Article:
Another potent practice has been loving kindness or metta contemplation practice. This is a practice where you send loving kindness to yourself. Once you have worked with sending loving kindness to yourself, then you begin to send it to other beings. First you send loving kindness to someone who has helped you, who you respect. Then you work with sending loving kindness to someone you love, then to a person you feel neutral about (like the mailman or a grocery clerk) and then to a person you actively dislike. Eventually, you extend this loving kindness aspiration out to all beings throughout time and space.

There are many traditional phrases you can use during metta practice, but I like to use the following, as adapted from Sharon Salzberg's book, "Loving Kindness":

May I be happy.
May I be healthy.
May I be free from danger.
May I live a happy life.


Again, always begin with yourself. After a few minutes of wishing yourself genuine happiness, you can bring someone who has helped you to mind who you respect. Then it is lovely to bring your children to mind and wish that they be happy, healthy, free from danger and so on. And then the neutral party, and then the person you struggle with. If you are pressed for time, it can be as simple as when you wake up or are going to sleep to just say to yourself "May I be happy. May so and so be happy. May my children be happy." etc. Or just start with "May I be happy." You can work with that throughout your day. You are strapping yourself into your seatbelt in the car: "May I be happy". You reach for a snack from the fridge: "May I be healthy". You are changing a diaper: "May I be free from danger." Just bring it to mind whenever you notice where your mind is. Whenever you notice where your mind is, space occurs. You can choose what to put into that opening.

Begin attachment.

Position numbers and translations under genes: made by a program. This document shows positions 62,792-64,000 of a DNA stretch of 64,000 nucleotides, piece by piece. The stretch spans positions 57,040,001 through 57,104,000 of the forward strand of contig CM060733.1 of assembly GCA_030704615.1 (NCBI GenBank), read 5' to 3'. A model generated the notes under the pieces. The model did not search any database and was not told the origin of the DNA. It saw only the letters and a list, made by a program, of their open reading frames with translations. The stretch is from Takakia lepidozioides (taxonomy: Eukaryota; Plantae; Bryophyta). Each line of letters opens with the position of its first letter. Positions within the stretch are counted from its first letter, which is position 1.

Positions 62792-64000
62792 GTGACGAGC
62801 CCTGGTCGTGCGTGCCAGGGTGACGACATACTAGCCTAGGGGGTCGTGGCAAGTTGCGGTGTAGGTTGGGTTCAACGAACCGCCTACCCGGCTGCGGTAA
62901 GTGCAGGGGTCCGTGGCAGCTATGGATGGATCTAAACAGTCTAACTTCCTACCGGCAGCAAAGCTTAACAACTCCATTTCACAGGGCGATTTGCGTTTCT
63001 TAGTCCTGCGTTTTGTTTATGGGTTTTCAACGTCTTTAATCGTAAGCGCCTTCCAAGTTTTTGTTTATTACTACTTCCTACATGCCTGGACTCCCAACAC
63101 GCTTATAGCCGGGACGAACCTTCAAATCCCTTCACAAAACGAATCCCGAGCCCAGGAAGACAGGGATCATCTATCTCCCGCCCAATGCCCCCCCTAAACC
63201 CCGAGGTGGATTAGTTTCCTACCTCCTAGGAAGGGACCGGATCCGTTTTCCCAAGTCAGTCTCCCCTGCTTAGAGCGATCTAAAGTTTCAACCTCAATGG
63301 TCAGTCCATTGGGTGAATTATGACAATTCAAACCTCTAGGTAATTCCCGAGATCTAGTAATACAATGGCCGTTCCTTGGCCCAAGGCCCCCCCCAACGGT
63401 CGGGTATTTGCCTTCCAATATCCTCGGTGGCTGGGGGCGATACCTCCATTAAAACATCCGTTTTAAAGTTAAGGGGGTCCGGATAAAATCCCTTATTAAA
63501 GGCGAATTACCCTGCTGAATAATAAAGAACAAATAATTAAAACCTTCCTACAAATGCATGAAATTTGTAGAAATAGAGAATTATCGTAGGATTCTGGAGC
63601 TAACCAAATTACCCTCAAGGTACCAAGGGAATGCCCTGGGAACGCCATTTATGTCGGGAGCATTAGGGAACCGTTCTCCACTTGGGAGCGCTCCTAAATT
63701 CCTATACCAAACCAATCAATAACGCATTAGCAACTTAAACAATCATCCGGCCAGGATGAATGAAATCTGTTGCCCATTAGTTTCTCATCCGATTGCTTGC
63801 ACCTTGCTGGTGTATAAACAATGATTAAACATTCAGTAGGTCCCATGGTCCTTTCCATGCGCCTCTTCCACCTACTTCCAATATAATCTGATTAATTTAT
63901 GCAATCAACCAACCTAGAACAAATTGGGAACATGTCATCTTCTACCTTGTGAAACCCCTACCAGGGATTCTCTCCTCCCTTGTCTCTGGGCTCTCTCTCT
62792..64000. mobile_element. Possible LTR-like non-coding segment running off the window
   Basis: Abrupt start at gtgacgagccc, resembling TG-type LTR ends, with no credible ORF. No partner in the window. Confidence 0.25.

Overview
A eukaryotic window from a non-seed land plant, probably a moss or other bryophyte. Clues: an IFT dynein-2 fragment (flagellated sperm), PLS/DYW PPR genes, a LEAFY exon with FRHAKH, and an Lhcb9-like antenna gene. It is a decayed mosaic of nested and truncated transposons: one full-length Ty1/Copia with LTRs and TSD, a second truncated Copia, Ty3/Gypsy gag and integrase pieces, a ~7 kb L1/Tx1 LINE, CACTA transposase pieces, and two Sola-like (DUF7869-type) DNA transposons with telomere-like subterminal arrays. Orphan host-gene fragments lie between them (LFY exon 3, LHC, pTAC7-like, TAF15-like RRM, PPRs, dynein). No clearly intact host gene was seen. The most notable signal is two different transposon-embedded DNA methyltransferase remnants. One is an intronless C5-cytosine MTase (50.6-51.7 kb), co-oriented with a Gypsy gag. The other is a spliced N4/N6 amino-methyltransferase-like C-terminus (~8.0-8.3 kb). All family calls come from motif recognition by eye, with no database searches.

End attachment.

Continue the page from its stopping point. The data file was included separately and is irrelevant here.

This is a simple but very powerful practice. The more you work with it, the more you can notice. Is it hard to wish yourself happiness? Is there a tightness around it? Irritation? Sadness? Just keep noticing and come back to "May I be happy".

We deserve to be here, on this beautiful earth. Basic goodness is our birthright, our inheritance when we come into being. Being human is a precious experience. The more we cultivate appreciation for ourselves in all of our humanness, mistakes and all, the more our children will see their own goodness, and appreciate their right to be here too.

1 comment:

  1. Hi,

    You have a really nice blog. Most of the people usually do not realize what mind power can do to one's accomplishment.

    ReplyDelete